What exactly is the deal with daily deals lately? A year ago it felt like it was hard not to be impressed with how huge Groupon, the biggest ‘deal of the day’ service, was becoming and how strong their word-of-mouth reputation had become. Everyone and their hip online friends were raving about Groupon, and if you weren’t buying your foie gras sushi at the same time as 200 others in your city for half-off, you clearly didn’t know how to eat right. The combination of “act-now” urgency, flashmob approach, and an attitude of cool made Groupon the fastest growing company ever. Yes, EVER. That’s some pretty hard buzz to beat.
But now as Groupon approaches its third year of operation, things are getting more serious for the company and its initial public offering. And a quick look around popular business or social media blogs shows that the current reputation isn’t quite as flattering. There has been some considerable turbulence in the Groupon camp concerning the reporting of its finances.
But while it might be easy to hate on the most popular daily deals service, all hope has been far from lost. In fact, the future for Groupon is promising if they use their commanding market share to their advantage. This buzz will change its tone if Groupon can prove they are the best choice for daily deal above all competition. But they still have their work cut out for them.
No Such Thing as Bad Publicity?
As the deals site filed to launch their IPO in June, bloggers and mainstream media began to take more than a few swings at Groupon. They were harshly criticized for using a controversial figure in reporting their earnings. Other analysts advised to steer clear of their IPO, arguing that the company was making up for quarterly losses by paying off old investors with funds from new investors, essentially operating like a ponzi scheme (yes, their exact words) with no working business model. Perhaps this, along with a leaked eccentric memo from founder Andrew Mason lashing back at these very critics, contributed to the departure of Groupon’s PR boss after being with the company about two months. And, as many of the brands taking part in Groupon deals have noted, some of the daily deals themselves just aren’t working. It comes with little surprise that the media is abuzz with the most recent news that Groupon is having serious second thoughts about going public at this time. Everyone is paying particularly close attention as Groupon joins a slew of tech companies filing for IPO, including Zynga and LinkedIn. But at least all of this press drives the attention back to Groupon.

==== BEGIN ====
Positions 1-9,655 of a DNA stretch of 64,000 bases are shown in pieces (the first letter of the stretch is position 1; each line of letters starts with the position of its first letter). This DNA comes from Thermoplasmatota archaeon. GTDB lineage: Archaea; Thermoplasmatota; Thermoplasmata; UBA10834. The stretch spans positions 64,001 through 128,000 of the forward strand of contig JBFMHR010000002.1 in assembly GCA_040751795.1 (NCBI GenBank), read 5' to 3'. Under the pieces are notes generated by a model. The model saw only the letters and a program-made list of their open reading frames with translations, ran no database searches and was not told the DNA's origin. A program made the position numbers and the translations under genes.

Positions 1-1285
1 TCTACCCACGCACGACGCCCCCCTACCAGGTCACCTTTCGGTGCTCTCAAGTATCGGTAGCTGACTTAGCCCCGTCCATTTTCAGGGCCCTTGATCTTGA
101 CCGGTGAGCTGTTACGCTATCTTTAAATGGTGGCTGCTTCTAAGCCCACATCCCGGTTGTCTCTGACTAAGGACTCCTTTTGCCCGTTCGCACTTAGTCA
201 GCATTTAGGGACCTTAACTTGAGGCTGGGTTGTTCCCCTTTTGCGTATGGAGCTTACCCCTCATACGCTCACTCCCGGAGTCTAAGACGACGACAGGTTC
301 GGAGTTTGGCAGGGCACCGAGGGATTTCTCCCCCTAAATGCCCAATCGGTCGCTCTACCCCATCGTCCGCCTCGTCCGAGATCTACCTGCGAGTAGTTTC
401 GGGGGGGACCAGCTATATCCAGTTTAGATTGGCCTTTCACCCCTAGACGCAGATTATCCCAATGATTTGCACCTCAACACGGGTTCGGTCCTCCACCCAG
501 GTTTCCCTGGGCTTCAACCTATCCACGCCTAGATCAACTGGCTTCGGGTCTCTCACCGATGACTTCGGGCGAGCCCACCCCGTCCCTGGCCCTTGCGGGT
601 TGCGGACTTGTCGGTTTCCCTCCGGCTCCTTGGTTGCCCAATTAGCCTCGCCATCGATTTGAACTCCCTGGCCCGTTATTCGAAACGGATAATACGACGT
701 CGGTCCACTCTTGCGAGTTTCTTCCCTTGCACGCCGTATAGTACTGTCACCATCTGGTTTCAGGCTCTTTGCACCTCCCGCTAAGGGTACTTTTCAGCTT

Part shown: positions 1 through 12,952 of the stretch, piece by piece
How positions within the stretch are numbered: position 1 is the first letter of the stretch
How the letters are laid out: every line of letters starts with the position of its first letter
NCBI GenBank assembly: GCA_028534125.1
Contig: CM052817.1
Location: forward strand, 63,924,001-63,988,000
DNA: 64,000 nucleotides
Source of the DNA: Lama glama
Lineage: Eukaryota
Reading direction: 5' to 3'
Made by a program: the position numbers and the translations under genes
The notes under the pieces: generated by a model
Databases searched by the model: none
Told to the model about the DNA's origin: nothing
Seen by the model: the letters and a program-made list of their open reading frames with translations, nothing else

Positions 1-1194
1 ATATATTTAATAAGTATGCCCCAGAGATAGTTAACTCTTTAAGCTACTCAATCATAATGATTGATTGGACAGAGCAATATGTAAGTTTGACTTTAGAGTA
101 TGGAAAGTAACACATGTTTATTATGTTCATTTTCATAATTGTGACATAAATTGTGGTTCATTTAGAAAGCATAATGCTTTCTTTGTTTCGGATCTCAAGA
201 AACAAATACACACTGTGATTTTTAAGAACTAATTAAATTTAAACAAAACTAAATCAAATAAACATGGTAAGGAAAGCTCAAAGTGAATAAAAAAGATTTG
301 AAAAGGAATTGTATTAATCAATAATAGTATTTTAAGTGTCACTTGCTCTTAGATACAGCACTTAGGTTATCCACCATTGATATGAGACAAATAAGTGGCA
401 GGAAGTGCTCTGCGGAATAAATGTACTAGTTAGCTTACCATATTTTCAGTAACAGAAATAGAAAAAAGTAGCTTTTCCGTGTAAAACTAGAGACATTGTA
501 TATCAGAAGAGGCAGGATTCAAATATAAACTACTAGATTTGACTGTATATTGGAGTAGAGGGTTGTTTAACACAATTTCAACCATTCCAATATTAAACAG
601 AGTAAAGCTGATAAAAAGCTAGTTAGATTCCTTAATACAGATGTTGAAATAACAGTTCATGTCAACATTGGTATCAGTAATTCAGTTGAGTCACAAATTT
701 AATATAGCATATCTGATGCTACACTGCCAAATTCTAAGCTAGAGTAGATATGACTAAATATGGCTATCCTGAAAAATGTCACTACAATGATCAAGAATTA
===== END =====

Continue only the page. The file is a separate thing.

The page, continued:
Winner Has to Take All
And that’s the key, because it’s not time to call it game over just yet. The daily deals business can work, and it is still Groupon’s business to lose. While Google’s competitor service, Google Offers, continues to go strong, they still don’t have anywhere near the market share of Groupon right now. The major issue at the consumer level for all is an over-saturation of the deals themselves. This means competitors, including Groupon’s closest adversary Living Social, only add to over exhaustion. Facebook Deals has recently pulled out themselves. The post-honeymoon period might be good for Groupon, so long as they take advantage of their big reach to create the most inventive and relevant deals. The controversy will subside if the business itself pulls through. Let’s not forget that Google themselves also faced an onslaught of criticism in 2004 as they planned to go public. Most likely, the daily deals game will have to come down to a winner takes all situation. Can Groupon win it by holding on to their giant share of the pie? Was it all too much too fast? Stay tuned…